Point fingers all you like when a corporate hack goes down. But when push comes to shove, who does the top brass hold responsible?
Boardrooms are increasingly assigning fault to chief executive officers, according to a survey of 200 corporate directors conducted by the New York Stock Exchange (ICE) in partnership with the Burlington, Mass.-based security company Veracode. In fact, more than 2-in-5 respondents said that CEOs should face the brunt of breach-related backlash.
In terms of accountability, the directors point their fingers like so: First at the CEO, then at the chief information officer, next at the full C-Suite, and fourthly at the chief information security officer, whose job is to keep a company’s data and technology protected.
In a show of solidarity, the directors place the blame lastly upon themselves, the board members. Just above the category “Other.”
That the directors’ are holding entire executive teams accountable ahead of security officers may reflect their acknowledgment that maintaining defenses costs time and money, and that higher-ups tend to hold the purse strings and set the priorities within organizations. Indeed, security officers can easily be hamstrung if they don’t receive the resources they need.
That assignment of blame to chief execs seems to be borne out in the real world. When the Target (TGT) breach went down, CEO and chairman Gregg Steinhafel stepped down soon after, following “extensive discussions” between himself and the company’s board. It took no great leap to recognize that his ouster might be related to the retail giant’s highly publicized data heist. (Although industry watchers have also pegged it partially on other factors, such as a failure to expand in Canada.)
The company’s chief information officer, Beth Jacob, wasn’t spared either. She resigned, too. (She recently landed a gig at the supply chain software maker SPS Commerece.)
It’s clear that boardrooms have started taking cybersecurity seriously. More than 80% of directors say that the topic is discussed at nearly every meeting, according to the survey. Two-thirds say they’re “less than confident” that their organizations are properly secured against cyber intrusions—versus a measly 4% that are “very confident.” And 7-in-10 admit being significantly concerned that third-party relationships leave them vulnerable to attack.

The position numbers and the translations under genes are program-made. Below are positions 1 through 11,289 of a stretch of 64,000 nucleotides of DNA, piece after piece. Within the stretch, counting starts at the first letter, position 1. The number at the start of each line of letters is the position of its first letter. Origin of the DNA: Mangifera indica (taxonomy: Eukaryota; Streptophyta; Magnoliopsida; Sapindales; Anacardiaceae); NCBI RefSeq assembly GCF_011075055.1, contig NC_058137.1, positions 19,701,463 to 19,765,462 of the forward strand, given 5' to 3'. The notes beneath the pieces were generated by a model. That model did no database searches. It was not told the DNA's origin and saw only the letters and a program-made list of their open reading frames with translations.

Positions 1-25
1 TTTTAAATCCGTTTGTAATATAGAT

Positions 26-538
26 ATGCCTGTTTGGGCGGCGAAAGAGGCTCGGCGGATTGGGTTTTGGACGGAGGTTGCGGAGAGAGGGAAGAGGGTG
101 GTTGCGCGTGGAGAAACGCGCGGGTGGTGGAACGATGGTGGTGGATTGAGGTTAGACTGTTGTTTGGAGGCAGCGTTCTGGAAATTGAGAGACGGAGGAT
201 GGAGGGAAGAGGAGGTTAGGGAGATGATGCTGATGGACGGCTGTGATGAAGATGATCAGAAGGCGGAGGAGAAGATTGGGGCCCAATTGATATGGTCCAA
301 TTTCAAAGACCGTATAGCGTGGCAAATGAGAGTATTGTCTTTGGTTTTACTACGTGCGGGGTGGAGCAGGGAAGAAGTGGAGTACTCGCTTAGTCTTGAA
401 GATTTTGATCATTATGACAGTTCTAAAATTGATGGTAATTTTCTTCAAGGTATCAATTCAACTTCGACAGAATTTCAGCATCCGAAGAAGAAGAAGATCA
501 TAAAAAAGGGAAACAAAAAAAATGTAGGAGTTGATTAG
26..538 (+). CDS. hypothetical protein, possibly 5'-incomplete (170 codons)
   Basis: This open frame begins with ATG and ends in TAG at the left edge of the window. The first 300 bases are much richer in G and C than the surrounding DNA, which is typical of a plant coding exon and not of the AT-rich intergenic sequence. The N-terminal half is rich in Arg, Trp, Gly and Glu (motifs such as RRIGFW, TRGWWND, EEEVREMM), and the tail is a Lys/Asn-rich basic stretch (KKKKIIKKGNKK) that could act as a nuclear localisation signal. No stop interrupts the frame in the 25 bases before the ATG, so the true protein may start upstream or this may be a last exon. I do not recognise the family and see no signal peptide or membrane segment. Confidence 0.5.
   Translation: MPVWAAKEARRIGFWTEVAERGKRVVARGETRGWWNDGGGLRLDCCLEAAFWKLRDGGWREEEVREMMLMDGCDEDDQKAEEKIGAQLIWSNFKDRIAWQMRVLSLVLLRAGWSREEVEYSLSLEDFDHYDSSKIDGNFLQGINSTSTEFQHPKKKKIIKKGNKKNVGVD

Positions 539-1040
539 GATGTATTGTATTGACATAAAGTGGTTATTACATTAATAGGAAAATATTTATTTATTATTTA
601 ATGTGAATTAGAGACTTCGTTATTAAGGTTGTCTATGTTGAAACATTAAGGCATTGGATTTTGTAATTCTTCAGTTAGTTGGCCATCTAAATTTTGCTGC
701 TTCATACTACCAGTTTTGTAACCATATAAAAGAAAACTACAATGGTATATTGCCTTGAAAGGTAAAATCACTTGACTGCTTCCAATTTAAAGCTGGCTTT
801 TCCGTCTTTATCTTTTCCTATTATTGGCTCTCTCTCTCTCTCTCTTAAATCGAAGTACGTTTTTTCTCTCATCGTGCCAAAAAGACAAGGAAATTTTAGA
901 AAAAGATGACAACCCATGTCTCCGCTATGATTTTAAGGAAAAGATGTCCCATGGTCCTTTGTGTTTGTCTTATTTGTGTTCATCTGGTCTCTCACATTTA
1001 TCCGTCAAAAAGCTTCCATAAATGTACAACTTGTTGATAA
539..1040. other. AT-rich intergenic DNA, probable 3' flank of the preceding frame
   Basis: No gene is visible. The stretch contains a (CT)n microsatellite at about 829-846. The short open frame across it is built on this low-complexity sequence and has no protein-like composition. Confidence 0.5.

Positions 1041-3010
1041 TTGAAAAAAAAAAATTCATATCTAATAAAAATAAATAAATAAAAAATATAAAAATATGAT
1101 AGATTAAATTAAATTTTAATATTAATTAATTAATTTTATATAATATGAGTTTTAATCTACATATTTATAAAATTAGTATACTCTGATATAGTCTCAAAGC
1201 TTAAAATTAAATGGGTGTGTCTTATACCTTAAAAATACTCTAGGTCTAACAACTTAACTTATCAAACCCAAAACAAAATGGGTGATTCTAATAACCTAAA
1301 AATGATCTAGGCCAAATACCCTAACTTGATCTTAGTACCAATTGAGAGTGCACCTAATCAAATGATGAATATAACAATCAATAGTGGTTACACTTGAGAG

Chief execs are feeling that heat, too. A PwC survey of more than 1,300 CEOs from earlier this year found that 87% of them are “concerned” about cyber threats, while nearly half go as far as to say they are “extremely concerned.”
That pressure may make CEOs newly empathetic to their techie colleagues, but the security pros still seem to believe they shoulder most of the weight when disaster strikes. Another survey from earlier this year—this one involving responses from 250 attendees of two major security conferences—found that 41% said they believe the chief information officer, chief information security officer, or chief security officer would be held responsible in the wake of a data breach. Only 18%, in contrast, said they believe the CEO would be faulted. (And even less, 1-in-10, said they believe the board would be blamed.)
Even so security is a team game, and the latest survey results from Veracode and NYSE reflect that growing acknowledgement. “When a breach does occur, boards are increasingly looking to the CEO and other members of the executive team to step up and take responsibility,” the authors conclude. That shift still does not absolve chief information security officers of the need to collaborate effectively: “CISOs need to combine their strong technical skills with solid business and communication skills in order to convey security information to the board in terms directors will understand.”
Of course, one important point seems to have been left out of the discussion. This survey was presumably conducted during a period of relative calm. Jotted off by the directors during a free moment, a lapse in the schedule, at a time when they had a moment to think rationally, and reflect logically. The board members were not, one hopes, answering the questionnaire when more pressing matters—say, the full weight, panic, and intense emotional duress of an actual data breach crisis—had been upon them. In that situation, who knows?
Perhaps then the tidy responses—and neatly ranked incriminations—would have been different.
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